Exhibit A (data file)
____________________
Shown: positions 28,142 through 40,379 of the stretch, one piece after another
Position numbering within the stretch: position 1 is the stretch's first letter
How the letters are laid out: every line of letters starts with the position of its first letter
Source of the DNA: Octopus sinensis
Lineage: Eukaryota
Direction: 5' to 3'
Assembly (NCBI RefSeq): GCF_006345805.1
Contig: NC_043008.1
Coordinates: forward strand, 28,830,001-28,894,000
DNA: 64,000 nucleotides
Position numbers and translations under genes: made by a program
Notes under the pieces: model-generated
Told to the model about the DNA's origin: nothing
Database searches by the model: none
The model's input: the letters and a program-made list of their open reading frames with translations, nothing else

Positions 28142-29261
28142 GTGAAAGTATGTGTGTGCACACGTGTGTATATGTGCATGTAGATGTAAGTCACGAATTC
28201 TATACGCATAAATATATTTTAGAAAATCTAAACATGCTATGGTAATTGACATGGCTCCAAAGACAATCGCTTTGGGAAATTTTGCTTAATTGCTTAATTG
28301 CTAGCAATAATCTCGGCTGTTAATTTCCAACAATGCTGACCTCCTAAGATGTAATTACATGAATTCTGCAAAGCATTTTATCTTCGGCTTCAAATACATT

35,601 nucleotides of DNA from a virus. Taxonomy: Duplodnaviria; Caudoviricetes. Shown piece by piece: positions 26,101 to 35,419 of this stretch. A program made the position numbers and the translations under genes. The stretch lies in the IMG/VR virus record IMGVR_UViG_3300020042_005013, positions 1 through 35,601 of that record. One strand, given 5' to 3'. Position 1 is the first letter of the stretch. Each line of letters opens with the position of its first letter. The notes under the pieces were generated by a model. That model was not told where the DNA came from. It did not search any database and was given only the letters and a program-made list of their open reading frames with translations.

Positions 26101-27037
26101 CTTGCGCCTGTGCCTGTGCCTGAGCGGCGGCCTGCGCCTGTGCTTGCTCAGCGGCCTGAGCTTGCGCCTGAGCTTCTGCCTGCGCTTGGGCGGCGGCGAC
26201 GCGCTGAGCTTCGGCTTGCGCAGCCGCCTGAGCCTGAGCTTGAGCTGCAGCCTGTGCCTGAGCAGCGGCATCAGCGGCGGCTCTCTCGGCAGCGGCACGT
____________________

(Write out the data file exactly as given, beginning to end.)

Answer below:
Shown: positions 28,142 through 40,379 of the stretch, one piece after another
Position numbering within the stretch: position 1 is the stretch's first letter
How the letters are laid out: every line of letters starts with the position of its first letter
Source of the DNA: Octopus sinensis
Lineage: Eukaryota
Direction: 5' to 3'
Assembly (NCBI RefSeq): GCF_006345805.1
Contig: NC_043008.1
Coordinates: forward strand, 28,830,001-28,894,000
DNA: 64,000 nucleotides
Position numbers and translations under genes: made by a program
Notes under the pieces: model-generated
Told to the model about the DNA's origin: nothing
Database searches by the model: none
The model's input: the letters and a program-made list of their open reading frames with translations, nothing else

Positions 28142-29261
28142 GTGAAAGTATGTGTGTGCACACGTGTGTATATGTGCATGTAGATGTAAGTCACGAATTC
28201 TATACGCATAAATATATTTTAGAAAATCTAAACATGCTATGGTAATTGACATGGCTCCAAAGACAATCGCTTTGGGAAATTTTGCTTAATTGCTTAATTG
28301 CTAGCAATAATCTCGGCTGTTAATTTCCAACAATGCTGACCTCCTAAGATGTAATTACATGAATTCTGCAAAGCATTTTATCTTCGGCTTCAAATACATT

35,601 nucleotides of DNA from a virus. Taxonomy: Duplodnaviria; Caudoviricetes. Shown piece by piece: positions 26,101 to 35,419 of this stretch. A program made the position numbers and the translations under genes. The stretch lies in the IMG/VR virus record IMGVR_UViG_3300020042_005013, positions 1 through 35,601 of that record. One strand, given 5' to 3'. Position 1 is the first letter of the stretch. Each line of letters opens with the position of its first letter. The notes under the pieces were generated by a model. That model was not told where the DNA came from. It did not search any database and was given only the letters and a program-made list of their open reading frames with translations.

Positions 26101-27037
26101 CTTGCGCCTGTGCCTGTGCCTGAGCGGCGGCCTGCGCCTGTGCTTGCTCAGCGGCCTGAGCTTGCGCCTGAGCTTCTGCCTGCGCTTGGGCGGCGGCGAC
26201 GCGCTGAGCTTCGGCTTGCGCAGCCGCCTGAGCCTGAGCTTGAGCTGCAGCCTGTGCCTGAGCAGCGGCATCAGCGGCGGCTCTCTCGGCAGCGGCACGT